Mass school shootings are still rare, according to research by James Alan Fox of Northeastern University: Since 1996, there have been 16 multiple-victim shootings in schools, or incidents involving four or more victims and at least two deaths, excluding the assailant. — and more kids die each year in bicycle accidents.

Nevertheless, the horrific deaths of 17 people at a Parkland, Fla. high school spurred students to organize a protest in Washington, D.C. and a road campaign called March for Our Lives. The national discussion on guns has been renewed, with some calling for tighter controls. On the other side, U.S. Secretary of Education Betsy DeVos is reported to be considering allowing states to use federal dollars to purchase guns for teachers.

The Parkland shooting as well as a deadly school shooting this year in St. Mary’s County also spurred sweeping legislation in Annapolis that will direct more money and resources toward keeping kids safe in the classroom. A law signed by Gov. Larry Hogan in April will soon begin showing concrete signs in Maryland schools.

By Sept. 1, local school systems are required to appoint a mental health services coordinator and a school safety coordinator. They must also report to the state how many of their high schools are covered by school resource officers. It's the first of several steps school districts are required to take in the next few years. By next summer, the districts will need to conduct safety evaluations of every school in their jurisdiction.

Students from Great Mills High School, where a 17-year-old girl was shot and killed earlier this year, organized a rally against gun violence Saturday in Annapolis that drew dozens despite the rain.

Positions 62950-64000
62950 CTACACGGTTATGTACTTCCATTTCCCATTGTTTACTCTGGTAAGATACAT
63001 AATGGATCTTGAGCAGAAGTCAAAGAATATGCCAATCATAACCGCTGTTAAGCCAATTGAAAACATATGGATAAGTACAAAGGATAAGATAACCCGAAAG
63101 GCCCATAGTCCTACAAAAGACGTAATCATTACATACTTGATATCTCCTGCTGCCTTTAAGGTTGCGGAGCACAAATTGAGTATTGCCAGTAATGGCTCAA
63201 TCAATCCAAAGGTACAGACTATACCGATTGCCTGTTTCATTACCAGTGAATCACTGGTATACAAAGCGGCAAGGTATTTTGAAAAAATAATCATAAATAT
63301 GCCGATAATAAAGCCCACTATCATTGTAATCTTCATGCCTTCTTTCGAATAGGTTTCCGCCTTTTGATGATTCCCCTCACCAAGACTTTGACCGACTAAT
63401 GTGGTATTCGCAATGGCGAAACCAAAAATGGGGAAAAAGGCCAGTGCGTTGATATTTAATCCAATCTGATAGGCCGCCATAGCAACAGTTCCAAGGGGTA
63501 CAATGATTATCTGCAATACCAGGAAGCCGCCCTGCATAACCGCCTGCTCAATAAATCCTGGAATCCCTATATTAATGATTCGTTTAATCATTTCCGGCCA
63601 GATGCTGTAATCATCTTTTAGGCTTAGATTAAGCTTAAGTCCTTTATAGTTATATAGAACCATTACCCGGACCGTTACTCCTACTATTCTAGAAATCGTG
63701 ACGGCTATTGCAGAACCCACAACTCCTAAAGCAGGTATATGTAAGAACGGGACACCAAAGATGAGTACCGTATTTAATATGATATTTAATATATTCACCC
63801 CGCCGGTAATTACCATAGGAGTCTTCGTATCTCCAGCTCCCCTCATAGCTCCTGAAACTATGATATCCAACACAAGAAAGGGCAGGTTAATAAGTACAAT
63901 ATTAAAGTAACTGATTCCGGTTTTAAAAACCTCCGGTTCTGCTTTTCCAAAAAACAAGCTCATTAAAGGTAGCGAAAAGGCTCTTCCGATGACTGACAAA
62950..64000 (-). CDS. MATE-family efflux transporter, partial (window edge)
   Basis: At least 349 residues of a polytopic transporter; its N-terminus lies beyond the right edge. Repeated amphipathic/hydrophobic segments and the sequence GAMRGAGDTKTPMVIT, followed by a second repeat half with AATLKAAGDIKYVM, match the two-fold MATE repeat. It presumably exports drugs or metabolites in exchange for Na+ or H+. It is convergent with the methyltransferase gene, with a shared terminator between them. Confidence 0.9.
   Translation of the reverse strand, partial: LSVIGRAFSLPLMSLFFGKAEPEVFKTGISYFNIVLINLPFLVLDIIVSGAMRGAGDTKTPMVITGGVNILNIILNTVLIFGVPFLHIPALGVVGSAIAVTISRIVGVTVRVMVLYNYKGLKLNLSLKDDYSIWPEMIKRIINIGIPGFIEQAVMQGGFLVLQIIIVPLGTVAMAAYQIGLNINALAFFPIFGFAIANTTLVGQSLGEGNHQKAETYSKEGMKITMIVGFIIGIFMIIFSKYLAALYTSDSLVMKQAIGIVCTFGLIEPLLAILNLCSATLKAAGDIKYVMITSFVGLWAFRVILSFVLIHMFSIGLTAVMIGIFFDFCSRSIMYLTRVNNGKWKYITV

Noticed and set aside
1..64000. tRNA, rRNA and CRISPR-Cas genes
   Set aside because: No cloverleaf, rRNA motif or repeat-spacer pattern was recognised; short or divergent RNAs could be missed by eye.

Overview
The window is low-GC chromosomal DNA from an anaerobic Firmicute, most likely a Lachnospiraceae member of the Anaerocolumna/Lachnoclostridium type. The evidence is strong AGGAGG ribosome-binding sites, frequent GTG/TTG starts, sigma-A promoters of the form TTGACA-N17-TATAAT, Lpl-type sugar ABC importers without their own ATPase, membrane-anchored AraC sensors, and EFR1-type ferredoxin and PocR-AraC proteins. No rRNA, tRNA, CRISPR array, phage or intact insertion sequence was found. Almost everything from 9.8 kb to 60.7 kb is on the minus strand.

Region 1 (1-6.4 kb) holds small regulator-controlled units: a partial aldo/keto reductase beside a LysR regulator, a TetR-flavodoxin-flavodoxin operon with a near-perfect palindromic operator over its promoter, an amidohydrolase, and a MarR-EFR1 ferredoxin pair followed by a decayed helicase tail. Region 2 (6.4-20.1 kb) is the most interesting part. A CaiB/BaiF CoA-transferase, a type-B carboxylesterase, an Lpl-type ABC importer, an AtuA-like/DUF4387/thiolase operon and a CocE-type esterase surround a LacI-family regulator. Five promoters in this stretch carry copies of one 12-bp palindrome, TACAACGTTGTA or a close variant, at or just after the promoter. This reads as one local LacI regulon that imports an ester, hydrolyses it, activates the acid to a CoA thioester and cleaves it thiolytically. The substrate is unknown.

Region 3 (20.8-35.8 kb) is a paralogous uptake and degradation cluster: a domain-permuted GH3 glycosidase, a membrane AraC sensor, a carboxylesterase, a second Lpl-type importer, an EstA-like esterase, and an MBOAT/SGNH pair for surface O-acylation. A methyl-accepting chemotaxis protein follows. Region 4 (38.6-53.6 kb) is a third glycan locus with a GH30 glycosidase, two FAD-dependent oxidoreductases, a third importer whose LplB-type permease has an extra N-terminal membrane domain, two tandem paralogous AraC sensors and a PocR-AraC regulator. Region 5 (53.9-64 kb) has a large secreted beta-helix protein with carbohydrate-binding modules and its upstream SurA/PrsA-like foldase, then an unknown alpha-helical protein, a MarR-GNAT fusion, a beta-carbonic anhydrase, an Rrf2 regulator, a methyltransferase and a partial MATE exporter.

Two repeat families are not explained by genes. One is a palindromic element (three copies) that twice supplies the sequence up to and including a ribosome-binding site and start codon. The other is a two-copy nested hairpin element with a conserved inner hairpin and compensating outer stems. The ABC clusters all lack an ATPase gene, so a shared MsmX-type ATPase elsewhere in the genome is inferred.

More money will also soon be available to districts to make safety improvements, including $40.6 million in the 2019 fiscal year budget for school safety.

Suburban counties are beginning to take additional steps to ensure school safety, including placing their first police officers — commonly called school resource officers — in schools or adding them at lower grade levels. Large high schools in many districts already have a police officer assigned to them.

Resource officers became commonplace in schools after the deadly 1999 Columbine High School shooting in Colorado, said Ed Clarke, executive director of the Maryland Center for School Safety. The National Association of School Resource Officers estimates there are between 14,000 and 20,000 school resource officers nationwide.

“The role [of a school resource officer] is not to arrest students,” Clarke said. “It’s about prevention and intervention and helping students who might be in crisis.”